On Thursday 18 July, there will be a Parliamentary debate on “Human Rights in Saudi Arabia and the detention of opponents of the regime“. It will be held in Westminster Hall, at 1:30pm.
ALQST would like your support to ensure that MPs attend the debate and call on the UK government to stand up for human rights in Saudi Arabia. If you can, please contact your MP and encourage them to attend and speak.
Ahead of this debate, we make four calls on the UK government in particular:
1) To support the UN Special Rapporteur’s call for a UN-led criminal investigation into the murder of Jamal Khashoggi
On 26 June the UN Special Rapporteur on extrajudicial, arbitrary or summary killings, Agnes Callamard, presented her report into the murder of Jamal Khashoggi. It concluded that Khashoggi was the “victim of a premeditated extrajudicial execution… overseen, planned and endorsed” by high-level officials including the Crown Prince. As such, the killing constitutes an “international crime” meriting international action.
Since the trial taking place in Saudi Arabia falls short of basic international standards, Ms Callamard has called for the UN to lead a criminal investigation determining individual liability. It is vital that the UK, which has expressed its desire for accountability for Khashoggi’s killing – a point emphasised at its Global Conference for Media Freedom – supports and leads such efforts, as well as reveals the findings of its own investigation, the details of the trial it is attending in Saudi Arabia, and sanctions high-level officials.
2) To support a UN Human Rights Council resolution that establishes a monitoring mechanism over the human rights situation in Saudi Arabia
It was welcome to see the joint statement signed by 36 states (including the UK) during the 40th session of the UN Human Rights Council in March calling, inter alia, for the release of women human rights defenders detained in Saudi Arabia.
This pressure had some positive effects, including the women being brought to trial and some of them being provisionally released. However, the women are still facing trial, and the human rights situation on the ground has deteriorated markedly on other fronts, including through waves of new arrests of activists, and the mass execution of 37 men.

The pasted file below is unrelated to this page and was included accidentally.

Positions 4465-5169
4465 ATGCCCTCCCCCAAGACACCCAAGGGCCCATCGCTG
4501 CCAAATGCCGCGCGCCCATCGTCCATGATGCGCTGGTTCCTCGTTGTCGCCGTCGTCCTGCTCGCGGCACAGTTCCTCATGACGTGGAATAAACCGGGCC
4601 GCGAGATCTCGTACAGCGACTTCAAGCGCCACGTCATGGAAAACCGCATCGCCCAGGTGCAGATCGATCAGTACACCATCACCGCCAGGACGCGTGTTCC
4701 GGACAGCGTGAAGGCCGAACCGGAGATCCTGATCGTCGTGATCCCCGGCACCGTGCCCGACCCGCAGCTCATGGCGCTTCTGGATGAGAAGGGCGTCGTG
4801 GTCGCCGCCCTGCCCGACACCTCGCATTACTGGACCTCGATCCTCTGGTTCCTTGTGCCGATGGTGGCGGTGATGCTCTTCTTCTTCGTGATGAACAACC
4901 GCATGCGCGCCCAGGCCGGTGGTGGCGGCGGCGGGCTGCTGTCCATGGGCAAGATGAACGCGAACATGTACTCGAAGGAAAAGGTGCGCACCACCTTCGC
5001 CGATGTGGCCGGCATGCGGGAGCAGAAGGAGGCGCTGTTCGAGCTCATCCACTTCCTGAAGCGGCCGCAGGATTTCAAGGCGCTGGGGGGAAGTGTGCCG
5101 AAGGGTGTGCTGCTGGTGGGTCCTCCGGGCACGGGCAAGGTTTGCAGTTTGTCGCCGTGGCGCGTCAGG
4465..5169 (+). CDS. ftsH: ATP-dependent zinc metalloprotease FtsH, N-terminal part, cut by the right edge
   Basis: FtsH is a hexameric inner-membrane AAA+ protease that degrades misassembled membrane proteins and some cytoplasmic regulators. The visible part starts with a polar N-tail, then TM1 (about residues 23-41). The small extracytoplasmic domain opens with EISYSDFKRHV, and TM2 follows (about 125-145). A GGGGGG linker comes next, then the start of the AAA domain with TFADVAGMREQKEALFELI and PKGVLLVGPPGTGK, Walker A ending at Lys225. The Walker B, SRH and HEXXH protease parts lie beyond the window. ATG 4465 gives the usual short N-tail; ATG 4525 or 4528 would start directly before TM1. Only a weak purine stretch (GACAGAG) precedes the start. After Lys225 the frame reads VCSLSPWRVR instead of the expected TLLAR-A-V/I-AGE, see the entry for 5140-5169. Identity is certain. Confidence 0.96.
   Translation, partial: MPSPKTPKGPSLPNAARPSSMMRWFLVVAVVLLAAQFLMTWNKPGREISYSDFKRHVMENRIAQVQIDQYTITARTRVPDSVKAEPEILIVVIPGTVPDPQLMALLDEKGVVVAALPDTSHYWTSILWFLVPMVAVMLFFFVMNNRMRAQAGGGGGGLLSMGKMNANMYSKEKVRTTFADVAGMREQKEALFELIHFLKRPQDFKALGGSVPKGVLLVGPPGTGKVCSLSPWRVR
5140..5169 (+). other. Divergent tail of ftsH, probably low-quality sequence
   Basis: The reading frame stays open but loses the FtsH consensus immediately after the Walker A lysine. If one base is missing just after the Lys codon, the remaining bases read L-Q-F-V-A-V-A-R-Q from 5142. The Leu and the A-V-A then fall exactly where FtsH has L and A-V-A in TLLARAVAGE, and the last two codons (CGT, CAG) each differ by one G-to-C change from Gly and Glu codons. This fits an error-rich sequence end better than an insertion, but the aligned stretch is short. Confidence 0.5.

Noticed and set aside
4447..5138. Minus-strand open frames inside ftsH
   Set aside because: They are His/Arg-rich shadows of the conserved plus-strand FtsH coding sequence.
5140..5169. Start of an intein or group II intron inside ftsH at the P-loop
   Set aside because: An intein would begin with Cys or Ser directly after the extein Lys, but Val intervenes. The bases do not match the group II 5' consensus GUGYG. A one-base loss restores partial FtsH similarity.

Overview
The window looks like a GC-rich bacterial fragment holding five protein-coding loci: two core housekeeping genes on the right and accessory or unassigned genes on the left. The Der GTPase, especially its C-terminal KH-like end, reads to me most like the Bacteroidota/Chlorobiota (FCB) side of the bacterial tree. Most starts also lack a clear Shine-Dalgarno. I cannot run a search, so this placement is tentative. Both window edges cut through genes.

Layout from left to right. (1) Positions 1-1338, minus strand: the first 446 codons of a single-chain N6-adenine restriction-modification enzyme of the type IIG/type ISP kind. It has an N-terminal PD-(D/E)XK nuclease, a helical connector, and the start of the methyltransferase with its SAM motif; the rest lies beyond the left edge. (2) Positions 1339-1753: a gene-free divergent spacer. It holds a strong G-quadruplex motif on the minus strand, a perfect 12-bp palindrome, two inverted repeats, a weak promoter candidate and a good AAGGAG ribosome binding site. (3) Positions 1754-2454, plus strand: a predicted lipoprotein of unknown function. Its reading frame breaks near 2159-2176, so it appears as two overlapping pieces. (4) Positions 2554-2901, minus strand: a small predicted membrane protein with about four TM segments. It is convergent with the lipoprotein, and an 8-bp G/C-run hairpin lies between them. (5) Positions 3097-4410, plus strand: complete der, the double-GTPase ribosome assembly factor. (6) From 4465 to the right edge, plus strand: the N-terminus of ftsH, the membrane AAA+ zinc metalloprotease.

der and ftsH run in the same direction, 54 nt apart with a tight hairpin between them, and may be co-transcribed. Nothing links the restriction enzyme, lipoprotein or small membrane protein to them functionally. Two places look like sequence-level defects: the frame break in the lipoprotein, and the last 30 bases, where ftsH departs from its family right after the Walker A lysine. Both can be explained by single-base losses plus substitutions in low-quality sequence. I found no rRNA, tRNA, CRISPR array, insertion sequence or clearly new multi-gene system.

40 human rights organisations are now calling on UN Member States to establish a mechanism to monitor ongoing human rights violations in Saudi Arabia. We envisage a resolution being implemented at the next UN Human Rights Council session in September, but it will require support from the UK.
3) To end surveillance technology and arms sales to Saudi Arabia
Following the High Court judgement on 20 June which ruled that UK arms sales to Saudi Arabia for use in Yemen are unlawful, we expect the government to take steps to halt existing arms sales and stop issuing new arms exports licences.
4) To issue public statements calling on Saudi Arabia to:
● Immediately and unconditionally release all individuals, including women human rights defenders, detained for exercising their fundamental freedoms, and to drop all charges against them
● Conduct prompt, effective and credible investigations into all allegations of torture, hold perpetrators accountable, and provide victims with effective remedy in line with international standards
● Establish a moratorium on the use of the death penalty with the aim of working towards its abolition
● Immediately abolish the male guardianship system, repealing laws and ending practices that discriminate against women
ALQST encourages supporters and friends to contact their MPs, encouraging them to attend and speak in this debate.